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SALT LAKE CITY — Moisture over the last few days helped Utah's wildfire forecast this spring, while much of the West can expect an above-normal fire year, according to fire forecasters.
Utah and three other states also recently received federal money to help prevent wildfires and improve wildlife habitat.
The U.S. Department of the Interior gave $4 million to four states, including Utah, to help prevent wildfires that threaten sage grouse habitat in the Great Basin region. That habitat is critical to the overall health of rangelands and wildlife. Utah's share is $811,000.
"If there's a high concentration of invasives (non-native plants), we will try to remove those and reseed using native plants and fire resistant plants," said Jason Curry with the Utah Division of Forestry, Fire and State Lands. Invasive plants, like cheatgrass, act as accelerants in wildfires, he said.
The Department of the Interior awarded the money to Utah, Idaho, Nevada and Oregon to create fuel breaks and habitat treatments. Those projects are ongoing.
"We are told that we are in the lead terms of how effectively we spend this type of funding," said Curry.
Fire breaks have already proved successful in protecting homes in central Utah rangelands.
"When fire does occur, it helps us keep the fires smaller," said Curry. "When they hit that (the fire break), the fire intensity goes down, and we can then engage the fire."
Last year, Utah spent its entire $2.5 million fire suppression budget fighting fires in a below-average fire season year.
"It's enough to cover a light to medium season," Curry said.
But he said a large fire can burn through $1 million in fire suppression money very quickly. In 2012, the state spent $16 million, which required a supplemental appropriation from the Legislature.
'Above-normal' fire season ahead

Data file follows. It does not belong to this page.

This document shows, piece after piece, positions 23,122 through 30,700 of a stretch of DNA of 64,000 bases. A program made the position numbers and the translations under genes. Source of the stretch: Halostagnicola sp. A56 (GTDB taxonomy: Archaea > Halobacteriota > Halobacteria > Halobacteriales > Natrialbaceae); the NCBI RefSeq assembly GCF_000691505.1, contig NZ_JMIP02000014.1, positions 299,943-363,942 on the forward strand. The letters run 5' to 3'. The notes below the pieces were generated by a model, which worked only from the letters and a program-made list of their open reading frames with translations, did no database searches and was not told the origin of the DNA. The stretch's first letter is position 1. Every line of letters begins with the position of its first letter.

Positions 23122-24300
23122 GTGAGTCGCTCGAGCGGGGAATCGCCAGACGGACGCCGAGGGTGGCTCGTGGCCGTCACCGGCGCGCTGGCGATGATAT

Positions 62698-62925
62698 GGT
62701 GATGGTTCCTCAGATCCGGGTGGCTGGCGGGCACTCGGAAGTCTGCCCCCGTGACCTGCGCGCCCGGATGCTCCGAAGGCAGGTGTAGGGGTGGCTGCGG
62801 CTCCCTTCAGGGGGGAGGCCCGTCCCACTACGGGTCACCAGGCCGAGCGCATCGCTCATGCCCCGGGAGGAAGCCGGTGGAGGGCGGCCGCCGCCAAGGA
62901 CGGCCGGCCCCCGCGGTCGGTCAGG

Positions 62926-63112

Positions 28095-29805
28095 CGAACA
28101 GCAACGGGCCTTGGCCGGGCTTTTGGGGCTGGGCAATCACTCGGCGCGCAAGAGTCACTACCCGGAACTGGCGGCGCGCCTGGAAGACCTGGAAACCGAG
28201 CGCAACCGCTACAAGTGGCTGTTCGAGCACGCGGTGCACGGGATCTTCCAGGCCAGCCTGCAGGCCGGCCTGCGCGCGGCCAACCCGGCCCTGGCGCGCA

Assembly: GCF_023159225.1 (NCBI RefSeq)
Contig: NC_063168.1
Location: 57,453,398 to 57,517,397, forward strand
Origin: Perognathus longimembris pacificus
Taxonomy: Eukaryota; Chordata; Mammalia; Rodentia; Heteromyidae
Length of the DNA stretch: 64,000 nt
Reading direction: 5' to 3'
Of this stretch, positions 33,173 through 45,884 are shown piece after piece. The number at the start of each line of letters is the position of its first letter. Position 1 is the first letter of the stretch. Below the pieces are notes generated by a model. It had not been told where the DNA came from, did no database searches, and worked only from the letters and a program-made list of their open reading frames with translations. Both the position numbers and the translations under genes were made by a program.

Across most of the West, fire forecasters expect an above-average wildfire season.
"We know the fire season has become longer and more expensive," Curry said. "So, the new normal is a bigger fire season and higher fire intensity."
Winter conditions that included record-breaking high temperatures and low precipitation are among the reasons for wildfire worries.
We know the fire season has become longer and more expensive. So, the new normal is a bigger fire season and higher fire intensity.
–Jason Curry, Utah Division of Forestry, Fire and State Lands
"We've got low-fuel moistures," Curry said. "We've got low-soil saturation. So, that is a pretty significant piece of the puzzle."
Tuesday, U.S. Forest Service Chief Tom Tidwell presented the Forest Service forecast on the 2015 fire season in testimony before the Senate Committee on Energy and Natural Resources.
"Above-normal wildland fire potential exists across the north-central United States and above-normal wildland fire potential will threaten many parts of the West this summer," Tidwell said. "We anticipate another active fire year, underscoring the need to reform our wildfire funding."
The forecast indicates there is a 90 percent chance that this year's Forest Service fire suppression costs will be between $794 million and $1.657 billion, with a median estimate of $1.225 billion, potentially forcing the diversion of funding from other vital programs to support suppression operations.
The future weather is another piece of the puzzle for the forecast, which right now favors Utah and could lead to an average season if frequent storms bring moisture, as they did last year.
As fortunate as Utah has been with the recent moisture, lightning strikes are always a threat for wildfires. Curry points out the forecast can change quickly, and hot, dry and windy weather can whip up dangerous fire conditions.